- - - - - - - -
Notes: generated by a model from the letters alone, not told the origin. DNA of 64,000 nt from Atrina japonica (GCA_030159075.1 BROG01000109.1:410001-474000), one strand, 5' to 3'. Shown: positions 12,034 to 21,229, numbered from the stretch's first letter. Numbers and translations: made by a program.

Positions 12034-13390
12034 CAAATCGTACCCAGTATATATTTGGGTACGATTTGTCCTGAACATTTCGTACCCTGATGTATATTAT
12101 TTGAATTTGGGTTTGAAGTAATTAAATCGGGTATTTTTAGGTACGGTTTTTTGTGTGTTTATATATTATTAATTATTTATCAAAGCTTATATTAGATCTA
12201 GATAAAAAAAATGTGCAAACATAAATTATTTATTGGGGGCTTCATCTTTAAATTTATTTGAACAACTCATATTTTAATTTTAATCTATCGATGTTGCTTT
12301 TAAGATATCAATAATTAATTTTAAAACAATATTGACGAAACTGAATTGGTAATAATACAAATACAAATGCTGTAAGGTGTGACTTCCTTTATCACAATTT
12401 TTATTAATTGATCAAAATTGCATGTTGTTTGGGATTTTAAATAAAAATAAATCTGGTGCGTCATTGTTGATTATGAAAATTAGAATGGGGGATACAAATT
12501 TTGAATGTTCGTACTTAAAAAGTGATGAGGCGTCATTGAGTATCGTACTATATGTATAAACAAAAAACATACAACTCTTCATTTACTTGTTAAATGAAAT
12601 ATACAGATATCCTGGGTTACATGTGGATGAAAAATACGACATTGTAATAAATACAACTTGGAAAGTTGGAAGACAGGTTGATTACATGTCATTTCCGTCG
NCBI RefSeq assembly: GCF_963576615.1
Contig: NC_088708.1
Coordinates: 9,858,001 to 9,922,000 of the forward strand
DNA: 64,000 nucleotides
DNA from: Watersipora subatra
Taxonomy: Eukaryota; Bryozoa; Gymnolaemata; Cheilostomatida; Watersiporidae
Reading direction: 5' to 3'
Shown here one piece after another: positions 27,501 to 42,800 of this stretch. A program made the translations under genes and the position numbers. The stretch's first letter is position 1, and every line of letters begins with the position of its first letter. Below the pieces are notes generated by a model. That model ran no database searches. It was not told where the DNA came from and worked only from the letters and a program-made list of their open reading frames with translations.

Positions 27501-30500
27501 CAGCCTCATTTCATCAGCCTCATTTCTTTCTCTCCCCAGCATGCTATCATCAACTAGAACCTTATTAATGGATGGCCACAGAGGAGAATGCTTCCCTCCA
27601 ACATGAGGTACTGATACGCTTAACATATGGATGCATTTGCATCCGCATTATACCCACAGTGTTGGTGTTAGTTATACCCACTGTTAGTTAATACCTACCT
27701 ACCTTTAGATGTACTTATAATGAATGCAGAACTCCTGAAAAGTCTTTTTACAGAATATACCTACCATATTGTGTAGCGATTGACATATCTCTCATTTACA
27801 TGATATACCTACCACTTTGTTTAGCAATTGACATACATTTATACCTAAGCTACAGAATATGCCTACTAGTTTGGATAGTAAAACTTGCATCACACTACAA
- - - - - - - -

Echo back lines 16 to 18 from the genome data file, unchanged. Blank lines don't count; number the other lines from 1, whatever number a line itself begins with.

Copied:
Reading direction: 5' to 3'
Shown here one piece after another: positions 27,501 to 42,800 of this stretch. A program made the translations under genes and the position numbers. The stretch's first letter is position 1, and every line of letters begins with the position of its first letter. Below the pieces are notes generated by a model. That model ran no database searches. It was not told where the DNA came from and worked only from the letters and a program-made list of their open reading frames with translations.

Positions 27501-30500